switch to built-in macros, and I wouldn't expect anyone to. I am not
saying that there won't be some technical issues to be worked out in
order to support macro functions. But, we should not rush a useless
"feature" for lack of time.

2. The design was not subject to sufficient debate and input

There are many small or medium features missing from our macro
facility that users will expect. Examples include macro token quoting
mechanisms (suppression of macro evaluation), variable-argument macro
lists, commas and semicolons in macro actual arguments. Most of
these are missing because of lack of time to allow suggestions for
improvements from committee members and the community. Whenever I
proposed something, for example, mechanisms for allowing commas and
semicolons in actual arguments, the answer was that the feature was
useful but it is too late (i.e., it was "feature creep"). Considering
how late in the process even the basic design of macros was rolled out
before we closed gaps for "feature creep", it was simply impossible,
even for those that read the draft and cared to comment, to affect
the design in any meaningful way. This is not the way a committee
should work. The point is to work as a group and thus achieve a more
complete product than one person would design based on their own
(undoubtedly incomplete) experience.

I will note that in contrast, co-arrays were around for a long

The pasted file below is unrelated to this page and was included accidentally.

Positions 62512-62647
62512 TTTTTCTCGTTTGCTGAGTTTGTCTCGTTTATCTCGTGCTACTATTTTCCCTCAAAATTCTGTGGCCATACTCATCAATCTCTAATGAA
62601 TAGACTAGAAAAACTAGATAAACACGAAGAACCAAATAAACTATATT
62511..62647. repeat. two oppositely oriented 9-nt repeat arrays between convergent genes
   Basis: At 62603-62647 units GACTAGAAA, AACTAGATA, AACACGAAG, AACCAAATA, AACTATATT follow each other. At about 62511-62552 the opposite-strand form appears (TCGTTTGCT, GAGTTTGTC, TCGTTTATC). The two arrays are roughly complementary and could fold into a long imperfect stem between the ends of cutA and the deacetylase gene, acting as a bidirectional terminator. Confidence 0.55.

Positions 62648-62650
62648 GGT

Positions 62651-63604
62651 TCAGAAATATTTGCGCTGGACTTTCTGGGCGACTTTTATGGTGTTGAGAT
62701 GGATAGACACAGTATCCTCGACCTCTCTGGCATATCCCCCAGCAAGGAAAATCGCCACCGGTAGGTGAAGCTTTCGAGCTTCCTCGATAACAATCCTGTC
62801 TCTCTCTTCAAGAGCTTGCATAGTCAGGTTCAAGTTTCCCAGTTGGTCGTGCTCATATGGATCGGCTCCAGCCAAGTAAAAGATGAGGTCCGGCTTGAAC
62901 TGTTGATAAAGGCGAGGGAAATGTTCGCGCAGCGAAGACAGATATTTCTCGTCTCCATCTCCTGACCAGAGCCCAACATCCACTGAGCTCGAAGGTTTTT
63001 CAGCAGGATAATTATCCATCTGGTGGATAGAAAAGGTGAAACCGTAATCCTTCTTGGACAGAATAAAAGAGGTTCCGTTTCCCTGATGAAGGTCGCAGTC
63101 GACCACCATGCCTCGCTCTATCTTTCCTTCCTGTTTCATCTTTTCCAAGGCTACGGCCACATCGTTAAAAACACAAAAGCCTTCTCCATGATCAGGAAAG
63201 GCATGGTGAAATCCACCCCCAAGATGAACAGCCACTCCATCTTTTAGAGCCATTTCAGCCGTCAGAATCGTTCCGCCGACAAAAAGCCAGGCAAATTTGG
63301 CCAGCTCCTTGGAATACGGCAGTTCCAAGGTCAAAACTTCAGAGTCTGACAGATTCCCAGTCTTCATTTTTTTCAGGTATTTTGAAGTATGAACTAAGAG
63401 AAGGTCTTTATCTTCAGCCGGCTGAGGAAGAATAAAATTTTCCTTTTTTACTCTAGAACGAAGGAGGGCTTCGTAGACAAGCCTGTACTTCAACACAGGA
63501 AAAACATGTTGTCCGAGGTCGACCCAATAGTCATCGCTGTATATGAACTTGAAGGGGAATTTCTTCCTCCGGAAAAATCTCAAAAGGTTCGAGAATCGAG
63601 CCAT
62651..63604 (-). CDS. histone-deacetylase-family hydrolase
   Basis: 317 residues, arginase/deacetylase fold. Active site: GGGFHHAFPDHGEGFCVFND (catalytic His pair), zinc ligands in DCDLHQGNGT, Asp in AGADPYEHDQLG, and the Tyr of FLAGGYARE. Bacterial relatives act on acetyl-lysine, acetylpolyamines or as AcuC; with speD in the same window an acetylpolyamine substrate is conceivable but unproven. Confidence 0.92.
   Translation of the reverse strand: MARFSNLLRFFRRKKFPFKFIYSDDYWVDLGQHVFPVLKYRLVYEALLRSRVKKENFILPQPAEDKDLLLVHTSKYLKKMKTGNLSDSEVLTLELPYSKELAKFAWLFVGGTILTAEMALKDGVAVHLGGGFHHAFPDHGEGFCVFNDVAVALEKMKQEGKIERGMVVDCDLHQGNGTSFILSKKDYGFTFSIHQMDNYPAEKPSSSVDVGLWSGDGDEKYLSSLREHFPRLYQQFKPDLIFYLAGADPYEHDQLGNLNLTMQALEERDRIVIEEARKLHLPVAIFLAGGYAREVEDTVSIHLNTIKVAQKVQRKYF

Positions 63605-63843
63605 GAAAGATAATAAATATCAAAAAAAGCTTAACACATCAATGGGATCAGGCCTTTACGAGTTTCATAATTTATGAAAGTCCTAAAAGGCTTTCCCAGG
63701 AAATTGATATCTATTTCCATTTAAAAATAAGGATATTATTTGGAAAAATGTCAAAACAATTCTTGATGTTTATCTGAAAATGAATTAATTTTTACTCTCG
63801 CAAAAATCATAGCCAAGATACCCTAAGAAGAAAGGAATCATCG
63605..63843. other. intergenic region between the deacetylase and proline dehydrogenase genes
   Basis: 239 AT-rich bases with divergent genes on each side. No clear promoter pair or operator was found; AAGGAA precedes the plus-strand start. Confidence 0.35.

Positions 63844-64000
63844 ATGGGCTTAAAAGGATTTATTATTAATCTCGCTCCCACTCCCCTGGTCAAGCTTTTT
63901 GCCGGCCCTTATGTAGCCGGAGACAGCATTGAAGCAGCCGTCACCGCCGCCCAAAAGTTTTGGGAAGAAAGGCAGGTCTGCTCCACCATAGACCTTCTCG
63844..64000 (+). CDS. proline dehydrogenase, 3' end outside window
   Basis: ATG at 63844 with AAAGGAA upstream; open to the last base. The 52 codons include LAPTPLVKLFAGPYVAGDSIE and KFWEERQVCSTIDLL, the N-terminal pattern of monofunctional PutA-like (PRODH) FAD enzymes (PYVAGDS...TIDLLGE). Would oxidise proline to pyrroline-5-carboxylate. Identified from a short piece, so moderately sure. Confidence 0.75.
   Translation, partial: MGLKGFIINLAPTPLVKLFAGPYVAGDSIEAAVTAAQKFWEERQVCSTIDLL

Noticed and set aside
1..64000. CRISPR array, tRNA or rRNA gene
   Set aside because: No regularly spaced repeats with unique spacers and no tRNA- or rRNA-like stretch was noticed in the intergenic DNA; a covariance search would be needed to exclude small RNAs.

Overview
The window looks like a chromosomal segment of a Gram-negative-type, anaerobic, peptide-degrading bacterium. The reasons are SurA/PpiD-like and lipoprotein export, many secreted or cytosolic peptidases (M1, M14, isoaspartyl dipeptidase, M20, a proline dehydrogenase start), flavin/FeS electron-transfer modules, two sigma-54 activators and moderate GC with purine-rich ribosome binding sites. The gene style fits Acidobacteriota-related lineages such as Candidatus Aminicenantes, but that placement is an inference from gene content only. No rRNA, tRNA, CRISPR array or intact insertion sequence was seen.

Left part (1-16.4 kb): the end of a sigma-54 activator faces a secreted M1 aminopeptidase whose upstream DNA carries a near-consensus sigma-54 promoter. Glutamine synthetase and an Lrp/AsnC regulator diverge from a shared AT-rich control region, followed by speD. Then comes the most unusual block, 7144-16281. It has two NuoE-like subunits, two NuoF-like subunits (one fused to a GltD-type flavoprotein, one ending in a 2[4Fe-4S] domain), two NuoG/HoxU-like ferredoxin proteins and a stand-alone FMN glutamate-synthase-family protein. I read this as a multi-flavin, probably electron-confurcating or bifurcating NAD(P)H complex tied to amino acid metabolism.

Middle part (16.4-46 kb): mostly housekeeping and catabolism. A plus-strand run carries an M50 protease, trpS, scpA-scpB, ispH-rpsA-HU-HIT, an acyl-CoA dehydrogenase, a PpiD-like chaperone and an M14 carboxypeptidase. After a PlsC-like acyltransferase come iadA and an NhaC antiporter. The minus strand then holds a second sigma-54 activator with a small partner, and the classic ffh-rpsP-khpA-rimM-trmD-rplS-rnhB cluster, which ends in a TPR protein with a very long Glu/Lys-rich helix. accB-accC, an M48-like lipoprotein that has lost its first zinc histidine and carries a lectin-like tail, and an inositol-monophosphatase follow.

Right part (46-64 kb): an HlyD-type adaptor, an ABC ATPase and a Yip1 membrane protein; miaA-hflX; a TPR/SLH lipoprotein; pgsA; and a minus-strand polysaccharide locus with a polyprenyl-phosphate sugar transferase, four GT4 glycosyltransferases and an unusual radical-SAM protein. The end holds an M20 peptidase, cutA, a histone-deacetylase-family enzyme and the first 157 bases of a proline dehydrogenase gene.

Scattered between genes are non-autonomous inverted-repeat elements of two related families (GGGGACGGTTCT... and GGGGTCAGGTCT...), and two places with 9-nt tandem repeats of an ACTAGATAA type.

long time, and they still changed in important ways based on
input from others. For example, memory consistency model, teams,
intrinsic coroutines, additional synchronization primitives, the
termination model, and many other important features changed or were
added. Similarly for BITS, although I was less involved in that so
I am not that familiar with the process.

3. The original goal of "generic programming" is not truly met

The original justification for adding macros to the language was
not to add macros but to support (some limited form of) generic
programming. I believe that this goal has barely been achieved. What
we have is a lexical token manipulation facility. The "intelligence"
of the macros goes only so much as to recognize Fortran syntax (lexical
tokens, continuation of lines, comments, etc.), and more importantly,
proper scoping. The latter is very important, but does not contribute
to generic programming per se.

We were still adding features only two J3 meetings ago to support
even the most basic generic programming example: Writing a routine
that operates on different precisions of reals or different integer
kinds. We provide an example for this in the draft, and looking at this
(and the other examples) reveals how ugly and cumbersome using macros
to do this is. Why can't macros know the set of intrinsic kinds of
integers or the supported set of REAL kinds? Can't we have features
that actually directly support generic programming instead of using
token manipulation to get there? It is one thing to foresake error
checking (this is the most difficult aspect of generic programming),
but to foresake ease of programming is not acceptable. We are left
with too little.